|At this point you have 5 pieces of plastic. Two Pieces 30x30, one piece each: 60x18, 48x20 and 48x16.|
You should be able to fit these into your vehicle to take home. (Presuming it's easier to work there instead of at the store!)
The next set of drawings cuts those into the pieces needed to assemble the booth.
Major Components: There are a number of components I've illustrated in the pictures in addition to the plastic frame of the booth:
I was originally going to re-use some existing under the counter
fluorescent lights but I was not happy with the amount of light that I
could get from a standard 15w fluorescent simply was not bright
enough. [I'm old, as you get older you need a brighter level of
lighting]. I finally settled on an under counter LED lighting strip from LEDsupply. I chose the
R6060-IP20-CW-03, a Non Waterproof, IP20, 60LEDs/M, 3ft length, 12 volt,
cool white led strip, and it's matching, angled mounting bracket
14.4 W/m the light strip will require 1.2 amps @ 12 volts. The Light
Bar and mounting track cost
$27.50 + shipping.Exhaust Fan(s):
The articles cited above call out a number of different fans. I tend to
disassemble technology items, like computers, that I'm throwing away.
As a result, I've accumulated a supply of 80mm square, 12volt, exhaust
fans. They are common in desktop computers and other electronic
devices. The fans can share the same 12 volt power supply that the
Light Bar uses. I used 4 of them on the back edge of the spray booth.
Mine all came from different suppliers, all used less than .2 amps so
the total current draw for the set of 4 will be less than .8 amps. You
can find this type of fan available from suppliers like DigiKey for as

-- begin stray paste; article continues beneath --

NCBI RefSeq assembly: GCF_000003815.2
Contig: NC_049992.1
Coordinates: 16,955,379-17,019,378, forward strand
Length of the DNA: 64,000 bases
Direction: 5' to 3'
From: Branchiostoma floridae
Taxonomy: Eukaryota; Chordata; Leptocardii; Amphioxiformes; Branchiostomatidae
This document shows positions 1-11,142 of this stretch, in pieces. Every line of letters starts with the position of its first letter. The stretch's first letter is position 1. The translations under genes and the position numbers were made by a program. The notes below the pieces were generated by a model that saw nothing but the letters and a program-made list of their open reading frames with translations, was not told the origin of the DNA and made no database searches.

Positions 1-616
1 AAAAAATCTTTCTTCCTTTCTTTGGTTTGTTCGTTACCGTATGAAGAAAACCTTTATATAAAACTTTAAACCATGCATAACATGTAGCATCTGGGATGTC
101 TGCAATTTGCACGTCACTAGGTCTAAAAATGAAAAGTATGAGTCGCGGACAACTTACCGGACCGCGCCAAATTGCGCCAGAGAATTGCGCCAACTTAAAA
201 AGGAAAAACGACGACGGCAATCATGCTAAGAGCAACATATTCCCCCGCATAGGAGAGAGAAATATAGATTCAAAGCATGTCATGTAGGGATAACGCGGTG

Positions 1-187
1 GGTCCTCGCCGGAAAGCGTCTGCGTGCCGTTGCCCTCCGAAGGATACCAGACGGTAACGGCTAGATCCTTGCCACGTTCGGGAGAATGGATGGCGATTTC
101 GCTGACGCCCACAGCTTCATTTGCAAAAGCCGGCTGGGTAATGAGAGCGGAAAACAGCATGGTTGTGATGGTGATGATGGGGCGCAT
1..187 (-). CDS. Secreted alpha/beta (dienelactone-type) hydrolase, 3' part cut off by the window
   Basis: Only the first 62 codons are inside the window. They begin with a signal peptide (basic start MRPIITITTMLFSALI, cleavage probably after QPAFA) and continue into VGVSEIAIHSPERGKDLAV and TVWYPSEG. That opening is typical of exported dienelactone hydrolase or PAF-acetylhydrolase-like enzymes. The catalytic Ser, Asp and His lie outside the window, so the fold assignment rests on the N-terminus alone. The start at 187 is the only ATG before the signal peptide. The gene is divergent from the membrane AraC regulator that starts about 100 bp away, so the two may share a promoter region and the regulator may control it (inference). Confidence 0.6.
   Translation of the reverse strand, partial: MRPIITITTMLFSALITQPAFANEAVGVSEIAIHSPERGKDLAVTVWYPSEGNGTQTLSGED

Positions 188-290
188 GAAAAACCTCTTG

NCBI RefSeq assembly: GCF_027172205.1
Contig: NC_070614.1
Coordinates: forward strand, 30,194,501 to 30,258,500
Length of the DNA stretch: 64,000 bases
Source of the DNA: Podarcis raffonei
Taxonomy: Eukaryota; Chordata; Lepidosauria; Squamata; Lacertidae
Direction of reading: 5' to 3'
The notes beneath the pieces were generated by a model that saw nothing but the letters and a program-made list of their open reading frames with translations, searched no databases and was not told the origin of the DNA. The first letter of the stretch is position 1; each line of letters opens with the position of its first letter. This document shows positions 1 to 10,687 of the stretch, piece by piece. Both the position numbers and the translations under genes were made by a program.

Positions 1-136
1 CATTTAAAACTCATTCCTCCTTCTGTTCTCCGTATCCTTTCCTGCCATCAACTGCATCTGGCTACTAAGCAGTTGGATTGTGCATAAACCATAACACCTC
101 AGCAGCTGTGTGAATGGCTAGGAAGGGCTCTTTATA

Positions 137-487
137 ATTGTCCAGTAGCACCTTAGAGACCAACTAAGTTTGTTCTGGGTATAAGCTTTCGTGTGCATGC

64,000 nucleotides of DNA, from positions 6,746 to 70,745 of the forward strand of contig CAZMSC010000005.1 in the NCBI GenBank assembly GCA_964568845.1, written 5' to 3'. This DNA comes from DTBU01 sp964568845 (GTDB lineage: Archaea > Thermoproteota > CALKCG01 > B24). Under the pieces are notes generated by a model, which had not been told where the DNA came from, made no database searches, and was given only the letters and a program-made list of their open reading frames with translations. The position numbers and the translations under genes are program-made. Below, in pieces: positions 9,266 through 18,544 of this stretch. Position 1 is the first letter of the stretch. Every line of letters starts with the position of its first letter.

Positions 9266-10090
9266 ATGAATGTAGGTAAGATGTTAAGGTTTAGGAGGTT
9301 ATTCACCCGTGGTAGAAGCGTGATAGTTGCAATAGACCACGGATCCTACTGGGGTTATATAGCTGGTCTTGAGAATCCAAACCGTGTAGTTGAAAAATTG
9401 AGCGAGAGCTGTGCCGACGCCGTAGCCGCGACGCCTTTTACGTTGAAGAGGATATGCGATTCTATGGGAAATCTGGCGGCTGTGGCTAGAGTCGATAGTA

little as $1.50 each.Power Supply:
for Light & Fans: I had an open frame (that means exposed wiring!)
12volt power supply that could produce 3.4 amps. More than enough for
the Light bar (1.2 amps) and the Fans (.8 anps) together. Led Supply
sells a 35watt 12 volt power supply for about $12 (combine shipping
with the light bar!). Other internet suppliers offer similar units for
$6 + shipping. Adhesive: There are a number of ways to hold together the corrugated
plastic panels. While Cyanoacrylate (Crazy Glue) works on a surface to
surface bond it has poor adhesion bonding cut edge to surface. [I tried
it :-( ]
wound up using GE Clear 100% silicone caulk. As advertised, it sticks
to anything, so you have to be careful when applying it. See my notes
in assembly below. While it comes in small tubes (2.8
oz ~$4) I found it easier to apply from a caulking gun and used almost
a full 10.1 oz cartridge (~$7 for the caulk, ~$8 for a gun if you need
one) for the complete assembly!Miscellaneous: you
are going to have an Air Compressor and the Power Supply for the lights
& fans. Consider adding a switched outlet strip so you can
conveniently turn them on & off. Alternatively, add in-line
switches to their power cords.
you are not familiar
with finishing/painting 3D Printed Parts see the following youtube.com
video tutorials posted by MakerBot:
interesting tutorials you might find useful include: